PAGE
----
Greg Brown, the current President and CEO of Motorola Solutions, was speaking to about 1500 channel partners at a recent conference. He was extremely engaging and personable as he recounted the personal pain he experienced shortly after taking over as CEO of Motorola Inc. effective January 1, 2008. The position was something he deeply aspired to but shortly after assuming the top job, the company began to fall apart. The combination of market pressures on the cell phone business and the deep recession left the company reeling and spiraling downward. The stock was at an all time low and everyone one was upset: investors, customers, suppliers, and of course employees. Brown talks of losing 35 pounds in 45 days and staggered under extreme personal stress. One late night, another sleepless endeavor, found Brown pacing his living room. Eventually his wife, whom he’d been with since high school, came to his side and firmly but constructively confronted him. To paraphrase his wife, “Greg, you are pacing around here carrying the world on your shoulders and making yourself the center of all that’s wrong. The people of Motorola don’t know what’s what. What the 60,000 employees want out there is for you to lead!” Greg Brown goes on to describe that as “the moment” – that inflection point where he chose to start acting differently. The story of a turn around and splitting of the company into two thriving entities concludes the tale.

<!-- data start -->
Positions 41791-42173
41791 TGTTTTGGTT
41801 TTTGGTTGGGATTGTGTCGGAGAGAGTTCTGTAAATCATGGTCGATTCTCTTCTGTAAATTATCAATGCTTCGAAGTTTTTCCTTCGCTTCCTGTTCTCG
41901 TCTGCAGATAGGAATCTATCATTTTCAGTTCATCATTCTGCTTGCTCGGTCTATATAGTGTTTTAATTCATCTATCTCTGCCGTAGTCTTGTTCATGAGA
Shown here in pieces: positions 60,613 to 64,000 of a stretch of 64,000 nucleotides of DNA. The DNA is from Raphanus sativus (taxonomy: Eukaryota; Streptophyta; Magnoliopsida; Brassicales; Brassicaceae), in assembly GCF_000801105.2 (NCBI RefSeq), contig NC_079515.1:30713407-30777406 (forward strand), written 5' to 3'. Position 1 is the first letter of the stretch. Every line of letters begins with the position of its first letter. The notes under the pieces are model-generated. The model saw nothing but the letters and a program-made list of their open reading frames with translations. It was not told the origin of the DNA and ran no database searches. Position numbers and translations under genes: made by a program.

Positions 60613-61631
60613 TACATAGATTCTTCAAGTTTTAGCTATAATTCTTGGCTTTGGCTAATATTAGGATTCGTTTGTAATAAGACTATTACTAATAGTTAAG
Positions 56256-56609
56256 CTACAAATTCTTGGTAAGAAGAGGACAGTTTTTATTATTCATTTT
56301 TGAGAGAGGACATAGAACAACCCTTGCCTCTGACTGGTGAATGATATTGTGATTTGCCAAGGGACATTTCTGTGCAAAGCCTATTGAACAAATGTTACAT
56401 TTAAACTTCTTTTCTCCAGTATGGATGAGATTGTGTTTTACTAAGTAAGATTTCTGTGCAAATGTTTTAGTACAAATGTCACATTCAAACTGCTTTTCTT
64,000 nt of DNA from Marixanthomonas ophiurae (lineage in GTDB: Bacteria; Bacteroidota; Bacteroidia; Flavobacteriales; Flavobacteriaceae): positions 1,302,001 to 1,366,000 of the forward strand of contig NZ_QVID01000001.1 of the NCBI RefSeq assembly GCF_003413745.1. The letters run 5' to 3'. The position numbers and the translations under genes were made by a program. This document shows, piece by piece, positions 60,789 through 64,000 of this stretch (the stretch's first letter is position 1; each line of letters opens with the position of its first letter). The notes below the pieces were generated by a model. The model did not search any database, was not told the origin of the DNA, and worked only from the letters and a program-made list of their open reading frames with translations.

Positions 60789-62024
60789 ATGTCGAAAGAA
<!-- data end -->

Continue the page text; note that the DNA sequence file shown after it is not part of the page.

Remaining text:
In the world of being more self accountable, sometimes we need “that moment.” It is usually a time where we say to ourselves …enough! I am going to start now. One step at a time but I am resolved to make things better. It is me. I’m the one who can and will do it. There are going to be no more excuses. No one else including me is to blame. But, I’m in charge of myself. You may recall one of my earlier blogs where Jamie Bruner, the current CEO of Kinetix Living, left the world of being over 300 pounds to become a fitness champ and leading purveyor of nutrition and wellness. He bent over in a restaurant and slit his pants from stem to stern …enough …that moment. Literally, that night the change began. That moment.
Character Move: look for that moment. It’s looking for us. Decide that today or this hour or this minute is going to be the time to start that change. Be accountable. Be honest. Start now.
That Moment in the Triangle,